The general manager of Stock Transportation says her company has made significant changes after being found guilty of charter-bus violations last year.
Amber Glavin appeared as a witness Tuesday before the Nova Scotia Utility and Review Board.
She said the violations are “not the norm,” and employees who “would’ve felt helpless” are now more aware of safety features and the company’s whistleblowing policy.
Stock Transportation runs about 500 buses for the Halifax Regional School Board, the Conseil scolaire acadien provincial and the Annapolis Valley Regional School Board.
The three-day review board hearing will determine whether Stock will keep its licences to drive for the school boards. The company’s charter bus division was found guilty last year of a series of violations.
Some of those violations included asking employees to work beyond legal work hours and falsifying log books.
Glavin replaced former general manager Troy Phinney in August. At Monday’s hearing, the new management team blamed him for the transgressions.
‘More honest approach’
Two other witnesses, John Cook and Terry Preeper, who testified Tuesday said Stock Transportation has been improving under the new leadership.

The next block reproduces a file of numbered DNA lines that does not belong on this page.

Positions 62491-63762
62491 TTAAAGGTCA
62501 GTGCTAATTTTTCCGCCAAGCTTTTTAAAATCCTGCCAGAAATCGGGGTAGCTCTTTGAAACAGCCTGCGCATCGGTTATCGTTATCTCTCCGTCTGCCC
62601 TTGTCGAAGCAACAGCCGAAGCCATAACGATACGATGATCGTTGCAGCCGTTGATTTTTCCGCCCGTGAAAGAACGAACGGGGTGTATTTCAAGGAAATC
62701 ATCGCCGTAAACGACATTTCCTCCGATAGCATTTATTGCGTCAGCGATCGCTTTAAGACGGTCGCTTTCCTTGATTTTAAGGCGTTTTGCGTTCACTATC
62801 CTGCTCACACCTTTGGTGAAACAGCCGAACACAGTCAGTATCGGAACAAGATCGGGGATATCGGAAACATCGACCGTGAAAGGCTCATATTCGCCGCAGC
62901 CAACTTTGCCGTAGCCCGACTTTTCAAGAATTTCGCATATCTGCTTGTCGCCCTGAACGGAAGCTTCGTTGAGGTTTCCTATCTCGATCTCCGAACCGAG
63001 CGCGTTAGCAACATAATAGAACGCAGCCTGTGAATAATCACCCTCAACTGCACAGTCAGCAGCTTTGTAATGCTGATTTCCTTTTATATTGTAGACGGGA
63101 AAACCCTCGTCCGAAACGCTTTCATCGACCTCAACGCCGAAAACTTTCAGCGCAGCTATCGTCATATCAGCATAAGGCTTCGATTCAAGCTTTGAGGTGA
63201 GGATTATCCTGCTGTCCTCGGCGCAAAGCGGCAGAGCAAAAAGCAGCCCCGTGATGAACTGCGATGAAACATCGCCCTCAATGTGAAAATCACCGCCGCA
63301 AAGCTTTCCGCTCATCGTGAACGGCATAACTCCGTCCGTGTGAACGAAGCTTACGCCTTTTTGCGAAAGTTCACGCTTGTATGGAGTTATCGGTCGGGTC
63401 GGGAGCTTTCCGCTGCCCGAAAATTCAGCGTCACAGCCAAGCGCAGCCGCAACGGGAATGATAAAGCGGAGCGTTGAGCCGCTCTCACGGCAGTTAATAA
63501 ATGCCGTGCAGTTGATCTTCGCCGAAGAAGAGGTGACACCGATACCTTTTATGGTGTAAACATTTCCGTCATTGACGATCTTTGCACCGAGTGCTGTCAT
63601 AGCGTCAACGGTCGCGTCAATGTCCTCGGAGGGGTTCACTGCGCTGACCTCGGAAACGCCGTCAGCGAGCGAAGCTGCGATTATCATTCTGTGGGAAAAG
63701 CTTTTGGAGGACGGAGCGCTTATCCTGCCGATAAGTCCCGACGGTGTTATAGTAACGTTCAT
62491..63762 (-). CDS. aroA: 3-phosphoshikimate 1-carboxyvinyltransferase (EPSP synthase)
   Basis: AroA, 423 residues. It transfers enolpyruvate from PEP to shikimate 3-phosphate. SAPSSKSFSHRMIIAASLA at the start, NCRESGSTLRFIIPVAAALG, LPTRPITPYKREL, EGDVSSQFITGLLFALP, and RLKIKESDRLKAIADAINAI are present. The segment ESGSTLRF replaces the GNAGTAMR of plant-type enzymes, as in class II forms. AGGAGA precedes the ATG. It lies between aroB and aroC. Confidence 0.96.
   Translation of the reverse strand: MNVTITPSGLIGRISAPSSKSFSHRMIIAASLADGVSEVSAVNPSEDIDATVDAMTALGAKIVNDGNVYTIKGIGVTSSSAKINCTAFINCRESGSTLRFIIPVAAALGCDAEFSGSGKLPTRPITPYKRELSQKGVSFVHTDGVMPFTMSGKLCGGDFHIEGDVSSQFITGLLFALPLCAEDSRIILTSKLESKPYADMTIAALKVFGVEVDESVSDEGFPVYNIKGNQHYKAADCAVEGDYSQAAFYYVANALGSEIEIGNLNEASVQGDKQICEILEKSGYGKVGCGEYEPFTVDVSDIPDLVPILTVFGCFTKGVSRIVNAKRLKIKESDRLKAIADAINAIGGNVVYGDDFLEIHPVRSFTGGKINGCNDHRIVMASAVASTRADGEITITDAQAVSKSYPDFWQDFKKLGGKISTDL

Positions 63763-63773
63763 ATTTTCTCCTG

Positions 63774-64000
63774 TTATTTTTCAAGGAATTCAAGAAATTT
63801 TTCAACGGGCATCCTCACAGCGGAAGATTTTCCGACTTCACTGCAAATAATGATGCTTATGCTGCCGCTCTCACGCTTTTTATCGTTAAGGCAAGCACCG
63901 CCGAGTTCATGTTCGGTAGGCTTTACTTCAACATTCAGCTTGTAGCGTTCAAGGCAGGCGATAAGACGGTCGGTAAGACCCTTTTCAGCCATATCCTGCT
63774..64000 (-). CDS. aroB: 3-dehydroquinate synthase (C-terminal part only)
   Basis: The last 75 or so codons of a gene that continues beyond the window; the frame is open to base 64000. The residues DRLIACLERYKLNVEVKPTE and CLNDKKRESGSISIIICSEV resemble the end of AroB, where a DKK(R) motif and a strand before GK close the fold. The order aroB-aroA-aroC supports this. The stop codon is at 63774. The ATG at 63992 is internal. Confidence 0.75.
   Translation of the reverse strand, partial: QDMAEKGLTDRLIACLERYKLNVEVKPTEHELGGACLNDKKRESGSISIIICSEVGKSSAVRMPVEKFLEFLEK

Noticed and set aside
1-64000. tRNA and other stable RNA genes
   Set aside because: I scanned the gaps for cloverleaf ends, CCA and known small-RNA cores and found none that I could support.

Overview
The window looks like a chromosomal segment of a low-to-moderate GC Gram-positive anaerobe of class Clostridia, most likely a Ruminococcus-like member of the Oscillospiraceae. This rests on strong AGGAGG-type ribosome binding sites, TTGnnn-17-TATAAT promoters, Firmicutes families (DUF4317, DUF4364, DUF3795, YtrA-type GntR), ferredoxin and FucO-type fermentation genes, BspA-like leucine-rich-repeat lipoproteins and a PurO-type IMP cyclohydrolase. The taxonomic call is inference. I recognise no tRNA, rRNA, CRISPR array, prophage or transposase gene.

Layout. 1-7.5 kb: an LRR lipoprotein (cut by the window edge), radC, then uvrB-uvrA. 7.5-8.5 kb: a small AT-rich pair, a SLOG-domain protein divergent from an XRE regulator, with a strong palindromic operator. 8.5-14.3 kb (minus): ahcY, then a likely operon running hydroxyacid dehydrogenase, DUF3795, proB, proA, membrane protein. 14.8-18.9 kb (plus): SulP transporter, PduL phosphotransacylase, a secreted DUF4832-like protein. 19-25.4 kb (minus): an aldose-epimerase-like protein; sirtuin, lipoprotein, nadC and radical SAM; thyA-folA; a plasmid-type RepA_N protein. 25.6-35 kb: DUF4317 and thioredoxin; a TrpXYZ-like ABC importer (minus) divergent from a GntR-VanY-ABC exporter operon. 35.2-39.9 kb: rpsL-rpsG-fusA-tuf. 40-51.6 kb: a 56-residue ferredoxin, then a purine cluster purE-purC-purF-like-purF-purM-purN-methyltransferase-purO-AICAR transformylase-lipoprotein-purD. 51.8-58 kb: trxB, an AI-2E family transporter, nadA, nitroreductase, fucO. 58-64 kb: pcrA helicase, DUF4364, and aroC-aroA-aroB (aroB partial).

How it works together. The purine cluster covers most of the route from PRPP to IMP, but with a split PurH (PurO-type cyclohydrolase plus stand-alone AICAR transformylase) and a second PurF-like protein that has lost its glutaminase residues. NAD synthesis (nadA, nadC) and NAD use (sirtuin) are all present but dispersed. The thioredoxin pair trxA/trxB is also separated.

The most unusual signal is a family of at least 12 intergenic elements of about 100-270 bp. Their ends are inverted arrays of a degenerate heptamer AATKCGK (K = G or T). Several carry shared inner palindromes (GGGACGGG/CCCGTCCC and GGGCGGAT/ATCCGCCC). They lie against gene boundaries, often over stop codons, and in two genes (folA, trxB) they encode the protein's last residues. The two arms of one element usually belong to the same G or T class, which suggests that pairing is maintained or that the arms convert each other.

Cook, an employee relations officer for the Nova Scotia Government and General Employees Union, said they now have a “more honest approach” with Stock management.
“When I took over the locals, Mr. Phinney would have been the primary point of contact with the employer for the union,” said Cook. “He was initially unresponsive.”
Cook oversees unionized drivers and mechanics who work at Stock Transportation, and helps to negotiate with the company when employees are concerned about safety.
Preeper, an inspector with the Motor Carrier Division of the Department of Transportation, said since Phinney’s departure, he’s been happy with Stock and the Motor Carrier Division’s relationship.
“They’ve made quite a few changes,” said Preeper. “Amber is very collaborative.”
Preeper, along with a colleague, is responsible for the safety inspections of the Stock Transportation fleet. Every six months the buses are inspected and either approved as safe for driving or marked unsafe.
The hearing process will continue on Wednesday.
Dawna Ring, the presiding board member, said she is “looking forward to having a real exchange” on the final day of proceedings.